There is an art to participating in life, in coping with the daily events and in rising to the occasion.
Some of the skills we learn in our family — if they know them — and others we learn from our community — if we have one.
More and more, I am reminded of the importance of community and yes even organized community. We see the stats of falling membership in churches, and worry that the churches are fading… But I’m not sure that should be our only concern about these diminishing communities. As a minister, no big surprise, I believe faith is important and that it matters that we put our Love to work in the world, but I also think that membership is important. It enriches our lives if we belong to a group, particularly if that group helps us look at why we show up.
One of the ways showing up can help us is that we learn from others who show up. We watch, we observe, we imitate. This is so important in the observing of life’s milestones.
Sadly, tragedy is one of those milestones. There is no life free from it. Death is the inevitable end of life. Many of us think we will end our lives in quiet old age in our sleep, but this is true for only about a third of us.
One of my friends would argue that a person’s death is not a tragedy, but if that person is beloved to us, it is a personal tragedy. We lose that person, we are reminded that life is fleeting, we realize how precious and fragile life is. And other life events impact communities, even nations, even the world.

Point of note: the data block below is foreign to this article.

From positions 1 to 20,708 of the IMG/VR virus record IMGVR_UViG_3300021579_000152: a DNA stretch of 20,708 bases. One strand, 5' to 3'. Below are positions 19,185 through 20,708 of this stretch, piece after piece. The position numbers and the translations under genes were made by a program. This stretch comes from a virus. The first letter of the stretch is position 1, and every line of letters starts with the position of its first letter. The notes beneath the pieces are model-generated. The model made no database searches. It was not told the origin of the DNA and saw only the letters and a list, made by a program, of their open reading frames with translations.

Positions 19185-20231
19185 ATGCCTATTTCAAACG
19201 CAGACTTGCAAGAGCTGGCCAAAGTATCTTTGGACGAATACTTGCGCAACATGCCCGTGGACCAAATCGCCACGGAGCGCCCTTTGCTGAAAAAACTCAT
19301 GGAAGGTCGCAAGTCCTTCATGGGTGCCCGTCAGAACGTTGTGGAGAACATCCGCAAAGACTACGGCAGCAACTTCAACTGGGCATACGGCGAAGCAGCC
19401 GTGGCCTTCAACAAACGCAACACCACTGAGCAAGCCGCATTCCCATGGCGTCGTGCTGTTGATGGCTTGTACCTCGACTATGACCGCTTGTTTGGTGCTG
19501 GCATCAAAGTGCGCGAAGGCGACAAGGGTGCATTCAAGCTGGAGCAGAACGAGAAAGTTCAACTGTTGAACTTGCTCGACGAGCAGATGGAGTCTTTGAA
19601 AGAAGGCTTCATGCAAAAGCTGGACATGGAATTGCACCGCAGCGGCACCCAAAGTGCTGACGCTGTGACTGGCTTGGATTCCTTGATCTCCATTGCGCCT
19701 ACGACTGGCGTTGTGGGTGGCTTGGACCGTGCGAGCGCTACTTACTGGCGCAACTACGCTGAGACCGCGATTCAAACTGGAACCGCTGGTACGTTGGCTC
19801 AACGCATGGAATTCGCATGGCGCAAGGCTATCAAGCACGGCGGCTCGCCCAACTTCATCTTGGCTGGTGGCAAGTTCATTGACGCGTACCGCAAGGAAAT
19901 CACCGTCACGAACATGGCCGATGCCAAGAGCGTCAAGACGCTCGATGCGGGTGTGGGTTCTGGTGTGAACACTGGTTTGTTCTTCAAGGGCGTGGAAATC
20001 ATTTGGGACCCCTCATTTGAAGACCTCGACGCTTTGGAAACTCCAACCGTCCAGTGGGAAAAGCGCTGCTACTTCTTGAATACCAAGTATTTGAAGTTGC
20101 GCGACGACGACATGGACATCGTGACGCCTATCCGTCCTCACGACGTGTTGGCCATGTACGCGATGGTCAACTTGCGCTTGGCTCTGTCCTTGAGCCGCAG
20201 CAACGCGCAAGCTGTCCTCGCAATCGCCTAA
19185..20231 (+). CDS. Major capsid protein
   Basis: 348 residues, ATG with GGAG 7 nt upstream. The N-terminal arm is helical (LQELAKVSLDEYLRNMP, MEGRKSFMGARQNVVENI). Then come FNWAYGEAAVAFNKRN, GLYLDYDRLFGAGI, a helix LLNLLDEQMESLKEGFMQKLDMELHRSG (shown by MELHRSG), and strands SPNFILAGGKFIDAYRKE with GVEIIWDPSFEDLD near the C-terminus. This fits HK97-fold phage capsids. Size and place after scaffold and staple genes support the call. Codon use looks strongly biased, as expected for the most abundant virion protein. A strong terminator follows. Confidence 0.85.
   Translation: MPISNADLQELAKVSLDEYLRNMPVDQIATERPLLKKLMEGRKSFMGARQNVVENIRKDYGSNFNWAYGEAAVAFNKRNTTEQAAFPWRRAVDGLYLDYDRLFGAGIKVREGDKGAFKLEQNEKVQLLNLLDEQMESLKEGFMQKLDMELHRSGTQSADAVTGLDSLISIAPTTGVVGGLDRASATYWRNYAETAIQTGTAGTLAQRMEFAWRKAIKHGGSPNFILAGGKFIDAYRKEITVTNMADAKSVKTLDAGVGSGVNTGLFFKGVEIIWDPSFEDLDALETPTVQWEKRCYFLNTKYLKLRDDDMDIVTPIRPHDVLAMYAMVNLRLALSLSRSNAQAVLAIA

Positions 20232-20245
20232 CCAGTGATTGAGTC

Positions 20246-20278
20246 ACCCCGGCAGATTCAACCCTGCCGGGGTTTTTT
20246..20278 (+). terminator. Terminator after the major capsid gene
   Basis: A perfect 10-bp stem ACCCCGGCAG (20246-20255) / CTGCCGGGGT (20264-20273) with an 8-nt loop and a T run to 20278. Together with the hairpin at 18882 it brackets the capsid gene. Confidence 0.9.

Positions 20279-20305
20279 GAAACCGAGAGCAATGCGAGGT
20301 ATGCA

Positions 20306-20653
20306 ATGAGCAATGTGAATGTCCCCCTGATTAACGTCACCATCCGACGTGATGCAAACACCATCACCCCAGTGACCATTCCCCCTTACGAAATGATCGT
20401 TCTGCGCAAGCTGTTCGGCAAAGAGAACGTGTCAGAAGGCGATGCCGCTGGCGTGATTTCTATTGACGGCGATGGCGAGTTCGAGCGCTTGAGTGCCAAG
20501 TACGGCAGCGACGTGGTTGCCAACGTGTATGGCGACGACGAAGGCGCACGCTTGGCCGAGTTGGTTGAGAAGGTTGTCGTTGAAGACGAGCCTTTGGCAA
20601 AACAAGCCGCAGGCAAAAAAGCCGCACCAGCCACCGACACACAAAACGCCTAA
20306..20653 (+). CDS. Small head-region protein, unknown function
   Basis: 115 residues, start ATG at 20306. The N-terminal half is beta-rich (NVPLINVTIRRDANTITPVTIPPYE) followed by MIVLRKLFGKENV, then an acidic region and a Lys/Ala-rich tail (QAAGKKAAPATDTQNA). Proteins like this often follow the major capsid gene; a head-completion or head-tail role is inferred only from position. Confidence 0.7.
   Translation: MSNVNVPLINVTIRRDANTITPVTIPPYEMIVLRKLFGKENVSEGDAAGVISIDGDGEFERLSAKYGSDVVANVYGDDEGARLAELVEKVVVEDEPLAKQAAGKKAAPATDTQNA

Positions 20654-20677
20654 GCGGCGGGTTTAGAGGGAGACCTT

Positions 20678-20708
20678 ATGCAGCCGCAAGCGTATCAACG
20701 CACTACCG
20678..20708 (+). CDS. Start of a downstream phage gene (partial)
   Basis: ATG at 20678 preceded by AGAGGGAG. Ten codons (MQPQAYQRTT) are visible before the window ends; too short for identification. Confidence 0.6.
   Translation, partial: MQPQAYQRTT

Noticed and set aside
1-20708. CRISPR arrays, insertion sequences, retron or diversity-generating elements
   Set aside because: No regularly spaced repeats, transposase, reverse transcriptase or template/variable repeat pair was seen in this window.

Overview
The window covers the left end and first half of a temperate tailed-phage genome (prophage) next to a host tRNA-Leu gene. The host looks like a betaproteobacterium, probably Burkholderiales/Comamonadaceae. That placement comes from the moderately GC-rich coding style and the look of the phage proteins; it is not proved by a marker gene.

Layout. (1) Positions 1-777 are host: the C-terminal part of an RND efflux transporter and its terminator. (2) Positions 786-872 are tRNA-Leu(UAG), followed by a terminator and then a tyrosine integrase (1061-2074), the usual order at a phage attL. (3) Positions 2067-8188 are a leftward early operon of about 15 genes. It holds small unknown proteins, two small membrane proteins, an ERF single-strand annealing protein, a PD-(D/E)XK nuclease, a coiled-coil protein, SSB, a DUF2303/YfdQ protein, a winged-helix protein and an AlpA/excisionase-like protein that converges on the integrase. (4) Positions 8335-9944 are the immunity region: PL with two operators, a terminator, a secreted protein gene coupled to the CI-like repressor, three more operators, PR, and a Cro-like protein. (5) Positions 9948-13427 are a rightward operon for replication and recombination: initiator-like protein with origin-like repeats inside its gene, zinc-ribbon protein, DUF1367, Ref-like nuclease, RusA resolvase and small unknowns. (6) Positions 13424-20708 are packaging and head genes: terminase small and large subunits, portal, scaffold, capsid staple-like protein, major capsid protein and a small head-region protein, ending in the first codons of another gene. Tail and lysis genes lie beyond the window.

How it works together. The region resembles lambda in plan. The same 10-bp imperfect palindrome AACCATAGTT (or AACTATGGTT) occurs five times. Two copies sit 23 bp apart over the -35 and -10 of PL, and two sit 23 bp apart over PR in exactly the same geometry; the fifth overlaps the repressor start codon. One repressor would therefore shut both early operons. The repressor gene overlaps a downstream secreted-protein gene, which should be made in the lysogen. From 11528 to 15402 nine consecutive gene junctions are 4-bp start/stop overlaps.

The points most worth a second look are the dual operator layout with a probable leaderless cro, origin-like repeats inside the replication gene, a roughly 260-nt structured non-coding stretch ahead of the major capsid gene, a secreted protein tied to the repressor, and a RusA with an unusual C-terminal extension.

We want to say something. We want to make sense of things. But death is a simple reality and the surviving deal with that devastation in many ways. Our own experience is different from that of others’. So do we say? A simple “I’m sorry.” or and “I’m thinking of (praying for) you.”
We don’t know what others believe about an afterlife, that’s for them to tell us. There’s no sense to be made of such loss at this time, that just tells people they can’t feel what they feel. So we show up. With some cake, or some fruit, or an easily digested meal. We offer presence, knowing that we can’t make this awful reality any better by anything we say.
We listen. Because people need to tell the story. We step up and handle things the mourners might have had to handle. And we wait. We keep vigil. We are present to their needs without imposing ours. It’s a hard lesson to learn, and it helps to have a community because there will be those people who manage these things graciously and we can learn from them. Because as with any art, there’s a lot of practice, missteps and discipline to make it as effortless as it looks. The effortless is well-rehearsed. So presence is sometimes all that offers Peace. And sometimes being presence is withdrawing. It’s what they need… so it’s what we give. Peace.